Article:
Albanians, Serbs pledge their talks will promote peace in Kosovo
BUDAPEST, Apr 10, 2000 -- (AFP) Albanian leaders from all over the Balkans and Serb opposition members finished two-day roundtable talks that could promote peace in the troubled province of Kosovo, they said Saturday.
"Our contribution will be to create such an atmosphere in Kosovo and around it that will enable all people to want to return and to live there in peace and safety," said coordinator for the Serbian opposition Alliance for Democratic Parties Zarko Korac.
He said "serious differences" remained over the future status of Kosovo but each side has identified its points, and "this conference was not arranged to find final solutions."
The main bone of contention remained whether Kosovo should become independent.
"The best solution in Kosovo is independence," president of the Democratic League of Kosovo Ibrahim Rugova told a press conference.
"That would be a guarantee for all the Serbs in Kosovo and for all other ethnic groups," said Rugova, adding that such a decision should be jointly taken by all the countries of the region.
President of the Executive Board of the Serbian National Council of Kosovo, Momcilo Trajkovic, pointed out that no decision on Kosovo's independence can be taken without Serbia and Yugoslavia, to which Kosovo legally belongs.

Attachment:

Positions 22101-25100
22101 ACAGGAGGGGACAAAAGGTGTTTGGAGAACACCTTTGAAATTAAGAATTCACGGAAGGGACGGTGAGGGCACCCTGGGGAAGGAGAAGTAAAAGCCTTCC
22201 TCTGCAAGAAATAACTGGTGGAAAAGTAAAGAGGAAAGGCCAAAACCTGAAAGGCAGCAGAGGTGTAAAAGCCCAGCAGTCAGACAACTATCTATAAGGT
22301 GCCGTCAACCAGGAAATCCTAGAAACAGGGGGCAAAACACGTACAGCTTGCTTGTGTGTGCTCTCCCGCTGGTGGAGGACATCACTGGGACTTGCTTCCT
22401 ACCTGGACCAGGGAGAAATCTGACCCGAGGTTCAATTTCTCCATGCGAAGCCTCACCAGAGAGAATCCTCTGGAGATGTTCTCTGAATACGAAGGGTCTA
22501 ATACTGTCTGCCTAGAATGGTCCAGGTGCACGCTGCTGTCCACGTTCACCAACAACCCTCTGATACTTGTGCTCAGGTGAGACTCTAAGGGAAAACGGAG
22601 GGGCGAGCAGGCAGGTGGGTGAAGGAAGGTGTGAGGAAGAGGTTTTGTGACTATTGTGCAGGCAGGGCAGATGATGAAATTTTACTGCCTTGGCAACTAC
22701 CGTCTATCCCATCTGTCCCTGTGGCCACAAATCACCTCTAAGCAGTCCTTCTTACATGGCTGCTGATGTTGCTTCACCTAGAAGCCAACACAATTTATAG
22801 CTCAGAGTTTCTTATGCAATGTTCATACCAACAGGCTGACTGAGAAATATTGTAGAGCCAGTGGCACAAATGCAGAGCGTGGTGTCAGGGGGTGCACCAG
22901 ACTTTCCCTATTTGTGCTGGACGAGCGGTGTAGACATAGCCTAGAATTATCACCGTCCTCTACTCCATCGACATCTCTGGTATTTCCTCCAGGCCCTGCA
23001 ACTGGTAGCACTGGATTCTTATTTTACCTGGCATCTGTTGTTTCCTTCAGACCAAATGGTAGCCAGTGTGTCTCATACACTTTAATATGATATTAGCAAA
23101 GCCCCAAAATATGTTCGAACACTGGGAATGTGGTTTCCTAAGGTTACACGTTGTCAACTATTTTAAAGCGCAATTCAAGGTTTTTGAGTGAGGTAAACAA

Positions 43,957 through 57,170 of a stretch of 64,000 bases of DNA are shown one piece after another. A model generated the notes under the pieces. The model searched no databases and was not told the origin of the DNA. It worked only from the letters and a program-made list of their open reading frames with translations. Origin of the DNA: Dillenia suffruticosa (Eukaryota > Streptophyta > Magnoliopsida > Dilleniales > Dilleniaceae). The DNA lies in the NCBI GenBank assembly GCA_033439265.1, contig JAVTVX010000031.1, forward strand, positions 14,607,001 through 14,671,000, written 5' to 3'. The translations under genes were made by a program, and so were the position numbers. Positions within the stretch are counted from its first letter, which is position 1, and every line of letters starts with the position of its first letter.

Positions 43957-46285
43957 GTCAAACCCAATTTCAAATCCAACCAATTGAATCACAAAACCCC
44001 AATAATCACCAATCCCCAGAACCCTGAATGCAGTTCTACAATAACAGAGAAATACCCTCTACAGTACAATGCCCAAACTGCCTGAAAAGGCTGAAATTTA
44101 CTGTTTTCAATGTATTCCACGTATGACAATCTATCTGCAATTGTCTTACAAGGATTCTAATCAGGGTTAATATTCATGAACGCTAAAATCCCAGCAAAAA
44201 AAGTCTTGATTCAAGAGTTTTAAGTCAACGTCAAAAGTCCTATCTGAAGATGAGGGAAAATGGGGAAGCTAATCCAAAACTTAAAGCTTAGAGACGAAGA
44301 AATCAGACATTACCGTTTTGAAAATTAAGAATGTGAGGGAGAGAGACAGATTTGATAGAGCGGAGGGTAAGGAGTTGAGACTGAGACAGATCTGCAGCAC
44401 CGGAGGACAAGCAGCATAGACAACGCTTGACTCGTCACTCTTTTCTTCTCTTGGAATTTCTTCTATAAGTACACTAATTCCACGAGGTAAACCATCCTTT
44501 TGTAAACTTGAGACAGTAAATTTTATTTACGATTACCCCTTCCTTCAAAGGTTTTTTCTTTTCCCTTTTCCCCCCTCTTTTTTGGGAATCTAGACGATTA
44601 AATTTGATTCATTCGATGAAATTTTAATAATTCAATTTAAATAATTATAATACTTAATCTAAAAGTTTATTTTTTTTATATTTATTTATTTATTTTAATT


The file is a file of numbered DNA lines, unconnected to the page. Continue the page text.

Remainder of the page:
"Independence for Kosovo now would be a too radical and extremist goal because others would not accept it, and do not accept it now," he said.
He hit out at Albanian delegates for their "national and ethnic egotism which does not see the problems of others".
"I really do not know how Albanians can establish an independent state of Kosovo peacefully and democratically. Perhaps after all the Serbs have disappeared from there. But such a concept would imply full support from the international community," he warned.
He excluded running in elections in Kosovo in the current situation.
"In order to discuss election participation, we should meet ... There is no possibility to take part in elections under the current conditions," he told journalists.
Delegates pointed out that the situation in Kosovo has improved a lot since the NATO bombing campaign last spring.
"All those who do not want to see a democratic solution will be gradually left out of the game," Trajkovic said.
Rugova said Kosovars were "frustrated" and needed time to get over it. "We are advancing towards a positive direction. It is only nine months and we have achieved a lot," he said.
Participants praised the conference as an opportunity to get closer and spell out their points in "serious and open discussions" that would be followed up later, said president Allen Kassof of the organizing US Project on Ethnic Relations foundation.
Eduard Kukan, the UN Secretary-General's special envoy for the Balkans, delegates from the Balkan states, Hungary, Slovakia, Italy, the United States as well as observers from the EU, NATO and other international organizations were present at the talks.